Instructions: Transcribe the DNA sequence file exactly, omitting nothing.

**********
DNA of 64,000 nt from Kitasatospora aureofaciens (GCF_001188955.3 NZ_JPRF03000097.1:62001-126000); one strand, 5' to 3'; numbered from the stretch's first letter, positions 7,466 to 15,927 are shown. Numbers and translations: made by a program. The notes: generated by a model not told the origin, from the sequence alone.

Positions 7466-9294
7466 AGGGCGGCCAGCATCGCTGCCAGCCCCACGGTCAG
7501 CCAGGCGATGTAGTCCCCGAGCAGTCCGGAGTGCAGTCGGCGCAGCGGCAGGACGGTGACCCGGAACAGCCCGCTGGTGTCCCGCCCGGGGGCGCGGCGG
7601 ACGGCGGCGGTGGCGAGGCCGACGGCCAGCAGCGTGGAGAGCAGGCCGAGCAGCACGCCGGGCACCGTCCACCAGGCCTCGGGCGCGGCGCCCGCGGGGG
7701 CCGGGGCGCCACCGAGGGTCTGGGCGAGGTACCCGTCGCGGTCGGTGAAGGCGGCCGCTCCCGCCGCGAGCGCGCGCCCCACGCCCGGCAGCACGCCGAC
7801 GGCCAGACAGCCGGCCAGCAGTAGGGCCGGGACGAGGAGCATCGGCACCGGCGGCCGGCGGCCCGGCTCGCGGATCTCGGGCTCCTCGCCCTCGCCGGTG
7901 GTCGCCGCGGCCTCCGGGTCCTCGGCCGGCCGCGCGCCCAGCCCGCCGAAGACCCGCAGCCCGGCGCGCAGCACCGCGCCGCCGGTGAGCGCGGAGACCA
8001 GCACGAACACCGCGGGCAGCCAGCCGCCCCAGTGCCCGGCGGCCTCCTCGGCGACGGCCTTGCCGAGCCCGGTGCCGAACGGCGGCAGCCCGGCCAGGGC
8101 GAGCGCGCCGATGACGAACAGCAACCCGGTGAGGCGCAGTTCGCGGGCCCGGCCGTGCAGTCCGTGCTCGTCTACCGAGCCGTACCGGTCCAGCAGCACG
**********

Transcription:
DNA of 64,000 nt from Kitasatospora aureofaciens (GCF_001188955.3 NZ_JPRF03000097.1:62001-126000); one strand, 5' to 3'; numbered from the stretch's first letter, positions 7,466 to 15,927 are shown. Numbers and translations: made by a program. The notes: generated by a model not told the origin, from the sequence alone.

Positions 7466-9294
7466 AGGGCGGCCAGCATCGCTGCCAGCCCCACGGTCAG
7501 CCAGGCGATGTAGTCCCCGAGCAGTCCGGAGTGCAGTCGGCGCAGCGGCAGGACGGTGACCCGGAACAGCCCGCTGGTGTCCCGCCCGGGGGCGCGGCGG
7601 ACGGCGGCGGTGGCGAGGCCGACGGCCAGCAGCGTGGAGAGCAGGCCGAGCAGCACGCCGGGCACCGTCCACCAGGCCTCGGGCGCGGCGCCCGCGGGGG
7701 CCGGGGCGCCACCGAGGGTCTGGGCGAGGTACCCGTCGCGGTCGGTGAAGGCGGCCGCTCCCGCCGCGAGCGCGCGCCCCACGCCCGGCAGCACGCCGAC
7801 GGCCAGACAGCCGGCCAGCAGTAGGGCCGGGACGAGGAGCATCGGCACCGGCGGCCGGCGGCCCGGCTCGCGGATCTCGGGCTCCTCGCCCTCGCCGGTG
7901 GTCGCCGCGGCCTCCGGGTCCTCGGCCGGCCGCGCGCCCAGCCCGCCGAAGACCCGCAGCCCGGCGCGCAGCACCGCGCCGCCGGTGAGCGCGGAGACCA
8001 GCACGAACACCGCGGGCAGCCAGCCGCCCCAGTGCCCGGCGGCCTCCTCGGCGACGGCCTTGCCGAGCCCGGTGCCGAACGGCGGCAGCCCGGCCAGGGC
8101 GAGCGCGCCGATGACGAACAGCAACCCGGTGAGGCGCAGTTCGCGGGCCCGGCCGTGCAGTCCGTGCTCGTCTACCGAGCCGTACCGGTCCAGCAGCACG